IBM Releases "A Boy and His Atom," Guinness World Record World's Smallest Movie

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News Posted: Wed, May 1 2013 3:15 PM
Bored nerds create some of the most entertaining and amazing stuff out there, but when those nerds are nanophysicists, they screw around with things at the atomic level. And when those nanophysicists work for IBM, they get paid to make things like the world’s smallest movie.

If you don’t catch what’s happening in this one-minute film, it’s a stop-motion animated feature about a boy playing with an atom. It’s rather 8-bit looking, and the boy is kind of a sloppy stick figure, but you can forgive all of that when you realize that they made the film by manipulating individual atoms and magnifying them 100 million times so we can see them.



Thus, the “atom” the boy is playing with is an actual atom. The folks in the lab used a scanning tunneling microscope to manipulate the atoms for the video.

The whole thing is a stunt to get people reading about IBM’s work in atomic-scale memory. (Congratulations IBM, you have our attention.) The company says is has developed the ability to reduce the number of atoms it takes to store one bit of data on a computer from 100 million atoms to 12 atoms. If that makes your brain hurt, that’s because it should.

Also, the soundtrack is really cool.
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Clixxer replied on Wed, May 1 2013 5:56 PM

Well yeah they do have my attention now. I've heard about them being able to have memory that is as small as 4 atoms wide which should be the next big leap in technology hopefully.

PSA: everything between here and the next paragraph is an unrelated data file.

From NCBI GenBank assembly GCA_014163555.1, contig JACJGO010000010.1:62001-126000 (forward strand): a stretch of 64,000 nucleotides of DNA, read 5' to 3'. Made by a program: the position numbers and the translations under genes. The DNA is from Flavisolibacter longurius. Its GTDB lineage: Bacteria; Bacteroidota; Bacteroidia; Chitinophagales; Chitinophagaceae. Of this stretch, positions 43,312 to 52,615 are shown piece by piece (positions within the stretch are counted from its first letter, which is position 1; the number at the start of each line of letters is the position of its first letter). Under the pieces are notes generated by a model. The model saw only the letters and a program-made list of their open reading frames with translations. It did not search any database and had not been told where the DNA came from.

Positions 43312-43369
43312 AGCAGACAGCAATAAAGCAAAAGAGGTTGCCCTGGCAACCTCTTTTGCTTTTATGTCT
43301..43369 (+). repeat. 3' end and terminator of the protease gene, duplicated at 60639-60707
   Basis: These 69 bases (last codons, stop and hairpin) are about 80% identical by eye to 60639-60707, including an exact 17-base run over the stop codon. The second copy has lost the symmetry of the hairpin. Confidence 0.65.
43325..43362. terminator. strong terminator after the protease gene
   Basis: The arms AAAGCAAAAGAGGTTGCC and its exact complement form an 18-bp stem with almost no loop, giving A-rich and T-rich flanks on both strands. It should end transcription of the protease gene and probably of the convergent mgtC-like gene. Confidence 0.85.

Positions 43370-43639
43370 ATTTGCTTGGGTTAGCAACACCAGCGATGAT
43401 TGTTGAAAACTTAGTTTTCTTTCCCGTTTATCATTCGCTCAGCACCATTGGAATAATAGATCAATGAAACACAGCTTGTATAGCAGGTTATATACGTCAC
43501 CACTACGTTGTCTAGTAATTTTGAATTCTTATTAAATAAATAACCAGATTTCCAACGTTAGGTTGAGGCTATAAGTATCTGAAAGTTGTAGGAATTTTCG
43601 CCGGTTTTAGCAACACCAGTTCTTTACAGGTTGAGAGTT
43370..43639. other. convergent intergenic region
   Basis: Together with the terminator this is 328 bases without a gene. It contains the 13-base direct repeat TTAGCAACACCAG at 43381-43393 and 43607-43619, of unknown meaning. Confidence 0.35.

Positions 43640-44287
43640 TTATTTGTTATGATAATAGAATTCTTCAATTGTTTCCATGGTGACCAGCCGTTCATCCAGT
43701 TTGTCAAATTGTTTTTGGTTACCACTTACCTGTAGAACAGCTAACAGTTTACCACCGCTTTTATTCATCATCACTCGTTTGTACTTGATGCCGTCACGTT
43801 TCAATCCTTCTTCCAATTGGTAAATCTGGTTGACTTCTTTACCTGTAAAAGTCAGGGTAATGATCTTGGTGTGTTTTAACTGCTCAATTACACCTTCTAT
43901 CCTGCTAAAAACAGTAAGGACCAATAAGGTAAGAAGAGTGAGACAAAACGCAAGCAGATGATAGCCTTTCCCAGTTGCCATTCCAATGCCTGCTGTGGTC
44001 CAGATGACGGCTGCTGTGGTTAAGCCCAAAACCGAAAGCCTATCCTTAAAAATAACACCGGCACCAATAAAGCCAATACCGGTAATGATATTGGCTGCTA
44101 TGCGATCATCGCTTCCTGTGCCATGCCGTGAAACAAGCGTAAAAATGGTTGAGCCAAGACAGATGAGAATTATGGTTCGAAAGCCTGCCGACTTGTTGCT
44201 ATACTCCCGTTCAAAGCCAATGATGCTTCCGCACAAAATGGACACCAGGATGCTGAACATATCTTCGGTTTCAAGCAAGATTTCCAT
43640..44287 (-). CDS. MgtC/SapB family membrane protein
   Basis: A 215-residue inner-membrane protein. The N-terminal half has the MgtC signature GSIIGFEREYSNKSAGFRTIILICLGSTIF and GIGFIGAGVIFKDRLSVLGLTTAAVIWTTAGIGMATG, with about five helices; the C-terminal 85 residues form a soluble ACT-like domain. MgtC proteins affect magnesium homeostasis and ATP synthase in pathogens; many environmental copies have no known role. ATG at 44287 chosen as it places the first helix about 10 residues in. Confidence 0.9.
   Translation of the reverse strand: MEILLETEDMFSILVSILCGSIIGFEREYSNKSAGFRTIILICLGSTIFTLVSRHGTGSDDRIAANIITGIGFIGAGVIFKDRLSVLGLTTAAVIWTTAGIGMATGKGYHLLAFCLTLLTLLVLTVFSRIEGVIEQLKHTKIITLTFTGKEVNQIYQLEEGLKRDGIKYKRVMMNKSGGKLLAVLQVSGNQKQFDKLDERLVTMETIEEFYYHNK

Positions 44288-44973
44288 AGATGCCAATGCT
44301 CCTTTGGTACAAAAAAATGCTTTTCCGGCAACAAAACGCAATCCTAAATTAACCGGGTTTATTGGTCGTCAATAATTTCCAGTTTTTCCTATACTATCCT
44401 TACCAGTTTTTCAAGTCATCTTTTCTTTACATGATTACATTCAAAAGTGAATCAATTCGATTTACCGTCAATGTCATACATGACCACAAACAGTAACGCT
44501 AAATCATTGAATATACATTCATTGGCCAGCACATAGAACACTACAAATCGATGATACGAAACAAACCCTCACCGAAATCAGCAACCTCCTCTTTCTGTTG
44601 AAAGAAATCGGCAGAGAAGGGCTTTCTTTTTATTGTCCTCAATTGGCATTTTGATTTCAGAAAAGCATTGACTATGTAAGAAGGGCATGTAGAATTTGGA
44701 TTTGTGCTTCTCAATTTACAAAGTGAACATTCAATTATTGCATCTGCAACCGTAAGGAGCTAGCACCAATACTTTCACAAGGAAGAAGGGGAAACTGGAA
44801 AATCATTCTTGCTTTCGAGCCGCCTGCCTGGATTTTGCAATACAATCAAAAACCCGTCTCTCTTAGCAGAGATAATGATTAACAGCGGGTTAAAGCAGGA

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I looked it up and apparently those are carbon monoxide atoms (I had to know). :D

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Also Each frame measures just 45 by 25 nanometers. There are 25 million nanometers in an inch... which means that each frame is 1 millionth of an inch tall.

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I am in awe.

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I really had no idea that anyone was able to do something like this, yet. Manipulating single atoms so effectively does seem to bode well for future nanotech.

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This is amazing!

I'm curious as to what the process that they use to move those atoms!

Any chance we could see this as a new technological advancement in data?

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Loved this ! If one clicks the link Seth so kindly provides, one learns that the structures being manipulated on the screen, rather than single atoms, are carbon monoxide molecules, i e, pairs of atoms tightly bound to each other, on a copper plate background. This doesn't in any way diminish the work done in the IBM labs, which bodes extremely well for future developments in nanoscale technology ; I merely point it out for the sake of accuracy. Thanks to Seth for posting this cool animation ; don't neglect to also check out the clip in which Andreas Heinrich explains the noise heard when the molecules are moved, which is available from the IBM website !...

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